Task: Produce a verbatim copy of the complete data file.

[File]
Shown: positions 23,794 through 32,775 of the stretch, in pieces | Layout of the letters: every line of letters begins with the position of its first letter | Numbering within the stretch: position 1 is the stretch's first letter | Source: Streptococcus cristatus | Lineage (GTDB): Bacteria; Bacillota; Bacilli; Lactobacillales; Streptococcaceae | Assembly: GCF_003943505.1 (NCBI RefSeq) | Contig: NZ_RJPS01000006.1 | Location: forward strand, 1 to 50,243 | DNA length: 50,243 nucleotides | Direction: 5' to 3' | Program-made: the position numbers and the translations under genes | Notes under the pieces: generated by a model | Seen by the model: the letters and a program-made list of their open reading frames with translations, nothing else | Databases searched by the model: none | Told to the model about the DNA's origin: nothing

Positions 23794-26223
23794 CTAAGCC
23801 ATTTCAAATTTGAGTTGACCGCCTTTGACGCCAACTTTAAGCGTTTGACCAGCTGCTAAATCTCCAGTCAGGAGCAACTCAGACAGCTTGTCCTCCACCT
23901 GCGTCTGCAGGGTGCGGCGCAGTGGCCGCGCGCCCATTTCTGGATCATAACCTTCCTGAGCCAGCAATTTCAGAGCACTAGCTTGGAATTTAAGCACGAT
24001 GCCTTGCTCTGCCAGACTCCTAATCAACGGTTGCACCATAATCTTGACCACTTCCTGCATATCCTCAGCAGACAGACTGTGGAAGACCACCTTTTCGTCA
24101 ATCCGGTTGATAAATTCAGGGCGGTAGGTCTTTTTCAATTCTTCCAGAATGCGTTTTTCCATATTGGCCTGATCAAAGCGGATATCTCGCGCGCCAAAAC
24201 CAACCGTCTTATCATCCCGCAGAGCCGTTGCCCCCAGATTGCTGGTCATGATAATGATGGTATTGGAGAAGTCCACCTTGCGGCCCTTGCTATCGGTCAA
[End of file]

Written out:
Shown: positions 23,794 through 32,775 of the stretch, in pieces | Layout of the letters: every line of letters begins with the position of its first letter | Numbering within the stretch: position 1 is the stretch's first letter | Source: Streptococcus cristatus | Lineage (GTDB): Bacteria; Bacillota; Bacilli; Lactobacillales; Streptococcaceae | Assembly: GCF_003943505.1 (NCBI RefSeq) | Contig: NZ_RJPS01000006.1 | Location: forward strand, 1 to 50,243 | DNA length: 50,243 nucleotides | Direction: 5' to 3' | Program-made: the position numbers and the translations under genes | Notes under the pieces: generated by a model | Seen by the model: the letters and a program-made list of their open reading frames with translations, nothing else | Databases searched by the model: none | Told to the model about the DNA's origin: nothing

Positions 23794-26223
23794 CTAAGCC
23801 ATTTCAAATTTGAGTTGACCGCCTTTGACGCCAACTTTAAGCGTTTGACCAGCTGCTAAATCTCCAGTCAGGAGCAACTCAGACAGCTTGTCCTCCACCT
23901 GCGTCTGCAGGGTGCGGCGCAGTGGCCGCGCGCCCATTTCTGGATCATAACCTTCCTGAGCCAGCAATTTCAGAGCACTAGCTTGGAATTTAAGCACGAT
24001 GCCTTGCTCTGCCAGACTCCTAATCAACGGTTGCACCATAATCTTGACCACTTCCTGCATATCCTCAGCAGACAGACTGTGGAAGACCACCTTTTCGTCA
24101 ATCCGGTTGATAAATTCAGGGCGGTAGGTCTTTTTCAATTCTTCCAGAATGCGTTTTTCCATATTGGCCTGATCAAAGCGGATATCTCGCGCGCCAAAAC
24201 CAACCGTCTTATCATCCCGCAGAGCCGTTGCCCCCAGATTGCTGGTCATGATAATGATGGTATTGGAGAAGTCCACCTTGCGGCCCTTGCTATCGGTCAA